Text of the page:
Jinwoo “Yama” Kim is Australia’s first World Cup Tasters Champion. After achieving two national Cup Tasters titles back-to-back, Yama went into the World Cup Tasters Championship (WCTC) in Brazil in October with high expectations of himself.
He had began intensive training just two weeks before the Worlds, which he admits was much less preparation time compared to his last attempt at the 2017 world title, in which he placed sixth.
Rather, Yama says having a good mindset leading into the competition was imperative. “Being calm and relaxed was key,” he says.
“Last year I focused a lot on my competitors, trying to judge who I might be up against in the finals, predicting what time I should be posting, and how many cups I should be picking correctly. However, this year, I focused on myself. I didn’t stress about other competitors or my time. I just tried to do the best I could without thinking about the other competitors.”
Because the cups were very hard to differentiate when hot, Yama’s strategy was to wait until the five- to six-minute mark to start cupping. He says this is when the coffee cools down, and acidity and body are easier to discern.
His strategy worked. In his first round, Yama scored eight out of eight in six minutes and six sections. He maintained the top ranking in the semi finals, scoring seven out of eight cups correctly in five minutes and 15 seconds.
“I was very surprised when I won the second and third rounds of the competition,” Yama says.
Yama is currently the Head Roaster and Green Bean Buyer at Kingswood Coffee in Sydney. He says the most interesting part of this role is tasting the nuances in coffee, and cupping a wide range of coffees daily, in various brew methods, to develop his palate further. Yama says this daily practice was invaluable for his competition preparation, but he still found the WCTC coffees challenging to identify.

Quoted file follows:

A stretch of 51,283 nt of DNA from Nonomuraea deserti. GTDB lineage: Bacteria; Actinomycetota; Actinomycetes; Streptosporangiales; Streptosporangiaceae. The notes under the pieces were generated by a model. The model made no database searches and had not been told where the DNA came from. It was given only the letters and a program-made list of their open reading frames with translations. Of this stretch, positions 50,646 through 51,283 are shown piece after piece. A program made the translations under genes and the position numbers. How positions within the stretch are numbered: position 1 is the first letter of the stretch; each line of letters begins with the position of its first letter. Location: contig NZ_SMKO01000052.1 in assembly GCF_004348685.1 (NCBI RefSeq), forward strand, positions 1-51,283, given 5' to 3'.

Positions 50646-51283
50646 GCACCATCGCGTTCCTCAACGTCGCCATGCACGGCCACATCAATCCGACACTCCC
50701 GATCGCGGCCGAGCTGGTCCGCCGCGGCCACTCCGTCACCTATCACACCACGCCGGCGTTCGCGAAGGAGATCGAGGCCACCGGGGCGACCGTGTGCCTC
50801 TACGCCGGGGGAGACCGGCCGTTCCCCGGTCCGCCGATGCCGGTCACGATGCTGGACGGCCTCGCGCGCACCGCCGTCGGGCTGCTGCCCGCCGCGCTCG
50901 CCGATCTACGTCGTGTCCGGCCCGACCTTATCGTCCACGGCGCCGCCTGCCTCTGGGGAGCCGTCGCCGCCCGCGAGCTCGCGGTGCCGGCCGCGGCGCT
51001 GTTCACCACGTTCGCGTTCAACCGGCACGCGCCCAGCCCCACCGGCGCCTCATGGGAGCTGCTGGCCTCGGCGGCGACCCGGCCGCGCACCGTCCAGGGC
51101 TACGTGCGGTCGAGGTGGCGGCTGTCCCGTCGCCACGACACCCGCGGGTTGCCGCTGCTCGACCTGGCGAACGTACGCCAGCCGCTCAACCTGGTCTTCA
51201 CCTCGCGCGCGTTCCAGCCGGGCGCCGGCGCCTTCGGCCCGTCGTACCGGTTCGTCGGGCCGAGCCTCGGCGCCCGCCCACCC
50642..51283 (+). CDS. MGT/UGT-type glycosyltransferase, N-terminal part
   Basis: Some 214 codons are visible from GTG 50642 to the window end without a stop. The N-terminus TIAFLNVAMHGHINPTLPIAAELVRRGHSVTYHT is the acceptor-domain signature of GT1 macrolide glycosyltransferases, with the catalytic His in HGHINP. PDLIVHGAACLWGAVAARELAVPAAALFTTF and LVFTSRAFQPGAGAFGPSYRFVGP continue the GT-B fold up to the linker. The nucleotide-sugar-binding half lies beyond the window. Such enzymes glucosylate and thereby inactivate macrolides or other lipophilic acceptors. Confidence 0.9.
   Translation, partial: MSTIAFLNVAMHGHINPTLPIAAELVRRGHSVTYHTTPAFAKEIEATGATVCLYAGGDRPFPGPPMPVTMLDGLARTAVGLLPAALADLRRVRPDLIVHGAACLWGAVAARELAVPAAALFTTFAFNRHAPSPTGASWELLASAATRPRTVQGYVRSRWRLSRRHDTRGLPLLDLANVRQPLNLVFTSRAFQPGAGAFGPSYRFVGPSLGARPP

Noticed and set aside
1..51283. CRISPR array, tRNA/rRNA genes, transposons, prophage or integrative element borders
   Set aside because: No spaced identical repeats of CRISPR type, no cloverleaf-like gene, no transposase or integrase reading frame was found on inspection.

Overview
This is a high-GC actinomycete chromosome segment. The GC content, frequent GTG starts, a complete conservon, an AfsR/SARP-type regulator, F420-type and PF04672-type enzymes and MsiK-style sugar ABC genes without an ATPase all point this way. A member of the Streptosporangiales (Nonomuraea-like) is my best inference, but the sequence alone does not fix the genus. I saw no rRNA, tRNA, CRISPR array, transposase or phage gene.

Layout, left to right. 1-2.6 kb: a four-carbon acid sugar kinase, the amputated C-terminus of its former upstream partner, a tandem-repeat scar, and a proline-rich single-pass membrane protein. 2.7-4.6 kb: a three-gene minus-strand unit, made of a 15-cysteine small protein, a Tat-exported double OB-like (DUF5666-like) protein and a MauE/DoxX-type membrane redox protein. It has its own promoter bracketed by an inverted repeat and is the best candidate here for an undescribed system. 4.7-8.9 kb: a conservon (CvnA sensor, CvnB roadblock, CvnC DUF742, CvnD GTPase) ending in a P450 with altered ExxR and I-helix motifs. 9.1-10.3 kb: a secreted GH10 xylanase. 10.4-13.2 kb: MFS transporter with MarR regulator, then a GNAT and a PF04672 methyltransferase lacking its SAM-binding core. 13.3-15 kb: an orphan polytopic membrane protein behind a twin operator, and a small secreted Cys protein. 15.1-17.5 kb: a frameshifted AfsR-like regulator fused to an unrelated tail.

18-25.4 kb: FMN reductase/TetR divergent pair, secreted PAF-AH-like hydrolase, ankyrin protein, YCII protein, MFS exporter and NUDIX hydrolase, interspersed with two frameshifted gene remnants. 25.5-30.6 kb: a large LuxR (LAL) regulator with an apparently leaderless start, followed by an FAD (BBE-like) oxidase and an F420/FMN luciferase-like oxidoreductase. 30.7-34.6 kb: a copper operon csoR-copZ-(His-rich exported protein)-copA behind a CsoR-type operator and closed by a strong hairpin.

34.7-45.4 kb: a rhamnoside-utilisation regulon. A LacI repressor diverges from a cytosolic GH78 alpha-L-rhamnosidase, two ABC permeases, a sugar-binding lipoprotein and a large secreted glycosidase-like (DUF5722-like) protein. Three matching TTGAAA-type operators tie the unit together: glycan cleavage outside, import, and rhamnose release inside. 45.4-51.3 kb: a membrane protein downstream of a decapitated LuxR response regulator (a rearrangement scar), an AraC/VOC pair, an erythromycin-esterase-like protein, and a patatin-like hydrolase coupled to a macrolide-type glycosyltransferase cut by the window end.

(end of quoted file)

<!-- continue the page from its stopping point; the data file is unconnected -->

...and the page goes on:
“Most of the cups where from similar countries and origins, mainly Central and South Americans. This meant that flavours and aromas were very similar,” he says.
In the final round, Yama used the same approach of waiting for the coffees to cool before correctly identifying seven out of eight coffees in four minutes and 38 seconds.
“Even though many people where saying that they were expecting me to win the world title, I was very shocked and surprised when the last cup was announced,” Yama says.
“I’m very proud to be the first Australian World Champion. I feel that the specialty industry in Australia is one of the best in the world. It’s great to represent Australia on an international level and bring this title back home.”
Yama says he was proud to call his parents and family back home and share the news of his world title win.
Yama first became interested in Cup Tasting because he wanted to challenge himself to become a better taster. Now he can consider himself “the best” taster in the world.
Learn more about the other 2018 Coffee Champions:
- Meet the World Brewers Cup Champion: Emi Fukahori
- Meet the World Coffee in Good Spirits Champion: Dan Fellows
- Meet the 2018 World Latte Art Champion: Irvine Quek Siew Lhek
- World Barista Champion Agnieszka Rojewska makes history
Like many world champions before him, Yama could maximise his new title and travel the world for guest appearances, but he is more content in helping the company that’s helped him along the way to champion status.
“I wish to become a better roaster for Kingswood, to help serve, and roast more delicious coffee,” he says.
Image credit: Jeff Hann